Europe’s largest sneaker convention, Sneakerness, took place in Paris this weekend with some 7,000 attendees. Launched 11 years ago in Switzerland by a group of sneaker enthusiasts, it’s now held in seven different European cities annually. Brands, stores and private sellers and collectors all visit to buy, sell and swap, attend panel discussions and watch customizers live at work. This season’s official event partner was luxury resale platform StockX, providing onsite authentication and payouts.
FN caught up with Sneakerness managing director and co-founder Sergio Muster to talk resale, trends, counterfeiting and how fashion is following the sneaker business.
FN: Resale is now becoming increasingly mainstream, but the sneaker industry was at the forefront. Why do you think this is?
Sergio Muster: “In my opinion, the sneaker is indeed one of the driving forces of reselling. A limited-edition sneaker is a highly emotional product and is in a price segment where a larger part can afford it. In comparison, not everyone can afford a Rolex watch, where there has been a reseller market for a long time.”
The resale market in general is also being driven by concerns about over-production. Is this also prevalent in the sneaker market?
SM: “Not so much with the hardcore sneaker freaks. Their main focus is with the resell value of the shoes as opposed to where and how the shoe was made and under what circumstances. This might change in the future but we have not seen any clear signs of it yet.”
If we see sneaker market as a trailblazer for trends such as resale and the drop concept, what else has the wider fashion industry appropriated?
SM: “You can tell the mainstream fashion industry is watching the sneaker industry closely on how they create demand for their product. Limited editions, working with famous designers for unique collaborations, personalization of product all have their origins with sneakers.”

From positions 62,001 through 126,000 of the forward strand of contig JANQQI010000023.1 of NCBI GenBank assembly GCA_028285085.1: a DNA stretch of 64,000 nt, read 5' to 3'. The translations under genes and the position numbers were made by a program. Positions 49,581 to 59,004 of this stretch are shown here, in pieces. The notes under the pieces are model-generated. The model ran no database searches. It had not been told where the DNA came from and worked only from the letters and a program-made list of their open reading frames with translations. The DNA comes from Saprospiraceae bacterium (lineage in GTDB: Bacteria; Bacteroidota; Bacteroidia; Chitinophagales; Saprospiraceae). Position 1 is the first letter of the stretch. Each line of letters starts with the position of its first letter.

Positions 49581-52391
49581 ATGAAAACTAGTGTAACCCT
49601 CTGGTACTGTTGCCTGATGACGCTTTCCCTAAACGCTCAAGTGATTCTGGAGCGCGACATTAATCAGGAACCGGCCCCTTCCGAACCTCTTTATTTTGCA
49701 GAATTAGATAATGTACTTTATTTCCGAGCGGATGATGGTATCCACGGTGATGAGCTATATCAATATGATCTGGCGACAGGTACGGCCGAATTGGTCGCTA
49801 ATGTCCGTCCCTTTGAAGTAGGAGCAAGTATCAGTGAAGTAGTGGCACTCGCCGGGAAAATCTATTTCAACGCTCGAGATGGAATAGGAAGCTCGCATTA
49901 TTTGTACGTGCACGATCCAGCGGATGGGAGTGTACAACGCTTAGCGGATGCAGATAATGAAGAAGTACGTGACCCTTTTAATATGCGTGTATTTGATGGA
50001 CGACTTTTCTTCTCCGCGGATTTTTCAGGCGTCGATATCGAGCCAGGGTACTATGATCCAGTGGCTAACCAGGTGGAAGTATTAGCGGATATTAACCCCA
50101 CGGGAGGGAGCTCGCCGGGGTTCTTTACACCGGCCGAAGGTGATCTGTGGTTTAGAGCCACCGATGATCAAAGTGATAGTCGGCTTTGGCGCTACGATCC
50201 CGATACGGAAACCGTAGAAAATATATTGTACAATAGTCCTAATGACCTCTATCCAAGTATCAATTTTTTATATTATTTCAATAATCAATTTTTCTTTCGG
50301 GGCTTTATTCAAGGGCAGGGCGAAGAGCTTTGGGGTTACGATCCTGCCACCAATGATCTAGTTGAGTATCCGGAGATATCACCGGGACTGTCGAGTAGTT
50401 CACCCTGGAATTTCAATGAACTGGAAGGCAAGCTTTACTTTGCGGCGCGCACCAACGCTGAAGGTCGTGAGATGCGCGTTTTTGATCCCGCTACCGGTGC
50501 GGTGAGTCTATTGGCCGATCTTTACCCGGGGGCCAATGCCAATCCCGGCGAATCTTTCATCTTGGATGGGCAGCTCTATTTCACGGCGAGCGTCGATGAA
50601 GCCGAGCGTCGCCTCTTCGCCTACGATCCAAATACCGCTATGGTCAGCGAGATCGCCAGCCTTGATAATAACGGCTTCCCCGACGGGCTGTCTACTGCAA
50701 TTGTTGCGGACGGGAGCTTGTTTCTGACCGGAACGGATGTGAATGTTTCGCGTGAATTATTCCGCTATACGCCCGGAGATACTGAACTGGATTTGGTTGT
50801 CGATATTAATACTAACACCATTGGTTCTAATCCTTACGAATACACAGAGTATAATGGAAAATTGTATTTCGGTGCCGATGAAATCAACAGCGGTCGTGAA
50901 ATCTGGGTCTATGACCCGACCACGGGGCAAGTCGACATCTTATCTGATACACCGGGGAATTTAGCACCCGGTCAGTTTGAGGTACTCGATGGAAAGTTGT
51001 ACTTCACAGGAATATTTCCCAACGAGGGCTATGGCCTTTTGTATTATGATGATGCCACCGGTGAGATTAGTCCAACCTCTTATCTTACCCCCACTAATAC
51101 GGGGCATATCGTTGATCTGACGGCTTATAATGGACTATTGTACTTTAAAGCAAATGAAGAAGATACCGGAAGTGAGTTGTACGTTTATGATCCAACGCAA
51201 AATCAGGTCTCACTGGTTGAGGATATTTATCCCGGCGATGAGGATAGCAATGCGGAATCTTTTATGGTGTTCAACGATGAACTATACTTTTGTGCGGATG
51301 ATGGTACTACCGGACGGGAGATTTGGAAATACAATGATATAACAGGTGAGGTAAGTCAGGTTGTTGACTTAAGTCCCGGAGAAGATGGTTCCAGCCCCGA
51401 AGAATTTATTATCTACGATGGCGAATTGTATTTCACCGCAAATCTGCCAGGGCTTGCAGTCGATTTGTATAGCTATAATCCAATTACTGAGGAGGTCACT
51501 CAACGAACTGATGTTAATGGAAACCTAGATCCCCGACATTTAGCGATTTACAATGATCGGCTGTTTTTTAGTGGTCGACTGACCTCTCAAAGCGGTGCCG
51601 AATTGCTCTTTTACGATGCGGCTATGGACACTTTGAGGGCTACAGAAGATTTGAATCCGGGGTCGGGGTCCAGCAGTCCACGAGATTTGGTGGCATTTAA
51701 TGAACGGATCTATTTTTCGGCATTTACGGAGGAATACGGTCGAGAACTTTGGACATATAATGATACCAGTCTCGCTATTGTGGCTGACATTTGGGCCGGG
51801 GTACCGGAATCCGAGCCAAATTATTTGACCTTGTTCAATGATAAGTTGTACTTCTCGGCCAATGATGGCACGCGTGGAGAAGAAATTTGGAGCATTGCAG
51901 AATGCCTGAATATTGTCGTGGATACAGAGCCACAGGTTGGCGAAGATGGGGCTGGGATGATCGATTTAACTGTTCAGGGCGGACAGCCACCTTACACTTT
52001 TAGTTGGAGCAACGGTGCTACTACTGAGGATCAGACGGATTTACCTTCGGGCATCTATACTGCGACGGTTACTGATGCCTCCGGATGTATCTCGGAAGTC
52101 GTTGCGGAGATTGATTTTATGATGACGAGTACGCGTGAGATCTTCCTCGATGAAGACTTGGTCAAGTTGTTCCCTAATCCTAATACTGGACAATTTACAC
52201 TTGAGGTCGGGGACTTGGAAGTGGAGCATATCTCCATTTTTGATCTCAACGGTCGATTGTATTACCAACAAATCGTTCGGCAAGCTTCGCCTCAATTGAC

Does StockX and the like use any form of Blockchain ledger software in their authentication processes?
SM: “They do use various digital tools but they can’t comment on specific details about their authentication process, as they are trying to be one step ahead of the counterfeiters. However, I have also founded a company called collectID, which addresses this challenge by embedding products with NFC chips containing unique ID numbers stored on Blockchain. The sneaker community has welcomed this technology with open arms.”
What is the next big trend in sneakers?
SM: “More sustainable materials will be used while soles made by 3D printing will become standard. We also expect advances in the auto-lacing system.”
How many sneakers do you have? And how do you store them?
SM: “Last time I counted, it was something around 700. I store them everywhere I can find space. When you get a collector’s item, just store them in the box, but it’s best to seal them.”
What is the most prized sneaker in your collection and why?
SM: “The Nike SB Dunk Low ‘Freddy Kruger’ with an estimate around $8,000. They were never released to the public because Nike forgot to ask for a permit, so they had to destroy the whole production. But someone managed to steal 24 pairs out of the factory and sold them.”